Police said a 30-year-old man was arrested after making menacing social-media posts about officers and had weapons inside the Convention Center. Azcentral’s Kellie Hwang brings you the story from the scene. Patrick Breen/

Phoenix Comicon organizers have released a revised safety and security policy this week after an armed man was arrested at the latest annual event in May. 

The announcement comes two months after a series of ripple effects from the May 25 arrest of Mathew Sterling, 30, caused show officials to ban attendees from taking prop weapons with them to the Phoenix Convention Center. 

The amended policy could have a lasting impact on how cosplayers interact with the Phoenix show. This is especially true of cosplayers who use firearms. 

The immediate alterations to the weapons and costume policy meant Comicon cosplayers were subject to beefed-up security measures in addition to long lines after Sterling’s detainment. 

The new weapons and costume rules put in effect Thursday echoes the crack-down on safety measures and have drawn both understanding and ire from convention-goers. 

Prior to Sterling’s arrest, the convention center and event organizers did not utilize metal detectors for incoming guests, a Phoenix police spokeswoman told The Arizona Republic.

Attendees could also enter the center with prop weapons but were supposed to stop by a security table that would tag them as fakes. 

At the time of his arrest, a costumed Sterling told investigators he was “The Punisher” and aimed to kill bad police officers and “Power Rangers” actor Jason David Frank, who was scheduled to appear at the convention. 

Sterling was carrying an arsenal of fully-loaded weapons that included two 45-caliber handguns, a .454-caliber handgun, and a 12-gauge shotgun, all fully loaded; a combat knife; pepper spray; and throwing stars. 

He was subsequently charged in the Maricopa County Superior Court with attempted first-degree murder, four counts of attempted aggravated assault, aggravated assault, resisting arrest, misconduct involving body armor and one count of misconduct involving weapons, according to court documents.


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New strict weapons, costume policy to protect safety of participants

Upon arrival to the convention, attendees will now be subject to enhanced security measures that include: metal detectors, metal detecting wands, bag checks and an increased police and security presence.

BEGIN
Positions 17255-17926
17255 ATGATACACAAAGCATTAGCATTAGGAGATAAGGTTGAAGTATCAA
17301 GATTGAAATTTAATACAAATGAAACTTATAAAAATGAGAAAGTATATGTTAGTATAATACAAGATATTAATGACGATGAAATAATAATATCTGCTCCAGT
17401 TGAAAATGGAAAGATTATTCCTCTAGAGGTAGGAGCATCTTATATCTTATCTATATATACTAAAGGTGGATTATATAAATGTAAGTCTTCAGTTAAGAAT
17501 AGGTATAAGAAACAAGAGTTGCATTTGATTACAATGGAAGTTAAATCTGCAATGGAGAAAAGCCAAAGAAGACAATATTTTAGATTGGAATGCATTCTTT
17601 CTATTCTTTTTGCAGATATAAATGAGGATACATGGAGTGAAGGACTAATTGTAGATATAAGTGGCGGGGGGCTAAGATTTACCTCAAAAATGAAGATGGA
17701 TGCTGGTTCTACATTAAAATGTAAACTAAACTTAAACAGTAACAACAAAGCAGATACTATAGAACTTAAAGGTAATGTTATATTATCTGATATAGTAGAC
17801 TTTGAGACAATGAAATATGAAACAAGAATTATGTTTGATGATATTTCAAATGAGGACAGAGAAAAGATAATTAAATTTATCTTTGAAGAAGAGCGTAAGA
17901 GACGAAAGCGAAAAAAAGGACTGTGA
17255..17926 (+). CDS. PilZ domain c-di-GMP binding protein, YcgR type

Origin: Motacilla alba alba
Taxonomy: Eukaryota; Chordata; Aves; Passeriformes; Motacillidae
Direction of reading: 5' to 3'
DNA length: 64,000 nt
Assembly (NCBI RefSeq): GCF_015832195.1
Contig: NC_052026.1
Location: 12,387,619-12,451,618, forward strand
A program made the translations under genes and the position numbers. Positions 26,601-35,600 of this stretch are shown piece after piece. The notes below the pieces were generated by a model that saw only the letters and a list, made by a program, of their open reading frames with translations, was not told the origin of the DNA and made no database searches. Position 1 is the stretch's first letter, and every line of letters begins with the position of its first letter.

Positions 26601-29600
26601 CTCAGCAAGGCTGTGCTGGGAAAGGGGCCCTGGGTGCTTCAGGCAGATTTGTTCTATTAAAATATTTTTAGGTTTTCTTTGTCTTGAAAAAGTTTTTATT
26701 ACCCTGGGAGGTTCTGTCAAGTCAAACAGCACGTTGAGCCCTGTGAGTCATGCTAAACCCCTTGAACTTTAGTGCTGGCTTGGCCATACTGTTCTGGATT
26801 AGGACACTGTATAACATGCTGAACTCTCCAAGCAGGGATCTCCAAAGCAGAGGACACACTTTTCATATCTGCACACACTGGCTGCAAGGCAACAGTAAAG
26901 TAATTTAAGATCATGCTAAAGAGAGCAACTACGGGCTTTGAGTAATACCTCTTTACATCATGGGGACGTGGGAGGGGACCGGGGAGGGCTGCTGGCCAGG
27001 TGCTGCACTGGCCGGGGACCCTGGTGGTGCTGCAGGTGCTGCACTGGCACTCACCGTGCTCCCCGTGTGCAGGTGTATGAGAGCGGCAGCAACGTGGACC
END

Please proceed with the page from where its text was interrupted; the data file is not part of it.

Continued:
Costumes and props must be inspected at a checkpoint and approved prop weapons will be tagged by security. 

Firearms, fake or otherwise, are strictly prohibited. This includes concealed and non-concealed firearms and weapons. Other prohibited items include:

  • Any real or replica weapon that resembles a firearm, including BB guns, cap guns, paintball guns, Nerf guns, blowguns, water guns, toy guns and Airsoft guns, among others. 
  • Tasers
  • Glass props
  • Stone props
  • Chainsaws or other gas-powered props
  • Bladed metal or wooden weapons
  • Real, replica or simulated explosives, ammunition and chemical weapons
  • Metal, spiked, wooden and other miscellaneous props including metal armor, barbed wire, nunchucks, bats, slingshots, brass knuckles, golf clubs and hockey sticks
  • Excessively noisy props like airhorns, bullhorns or whistles

Attendees will still be able to bring lightsabers, wands and sonic screwdrivers in addition to:

  • Props made from plastic, thermo plastic, urethane resin, cardboard, foam or foam rubber that are clearly and visibly props
  • Plastic, fiberglass or resin shields with no sharp edges
  • Bows that are not strung and incapable of shooting arrows
  • Arrows in a quiver that are not removable
  • Staffs made of plastic, resin, cardboard, foam or foam rubber that are no taller than six feet. 

Props that are heavy or oversized “must be easily stowed in crowded areas” as they may become dangerous in high-density areas. 

Those wearing costumes with pieces that extend from it like wings, spikes or armor, or are carrying large props may be askd to change or remove the prop from the building “if it is found to be disruptive or dangerous.” 

“Costumes, cosplay, and assuming the identity of your character are encouraged but must fall within acceptable boundaries for all ages events. Inappropriate costumes or actions are grounds for removal from the event,” the policy states. 

Attendees are also asked to be modest in their costumes, which must cover areas similar to swimsuits acceptable for public pools and beaches. Body paint and nudity are not allowed and cosplayers are asked to wear appropriate undergarments. 

The amended policy also outlines behavior at the family-friendly event which promotes everyone have respect for their fellow enthusiasts.

In addition, guests are permitted a clear backpack, tote or drawstring bag or a small clutch pursue per attendee, no larger than 5.5″ by 8.5″. They will be subject to search procedures. 

Other outlined protocol includes that attendees are not permitted to dance or display signs inside the convention center. 

All are subject to change at the convention’s discretion, their website states. 

The announcement posted to the convention’s Facebook page Tuesday drew hundreds of comments.

Some people criticized the new rules for being too constraining and wrote they wouldn’t attend. Others said they were relieved to see further actions being taken to protect guests. 

Phoenix Comicon 2018 is scheduled for May 24-27. 






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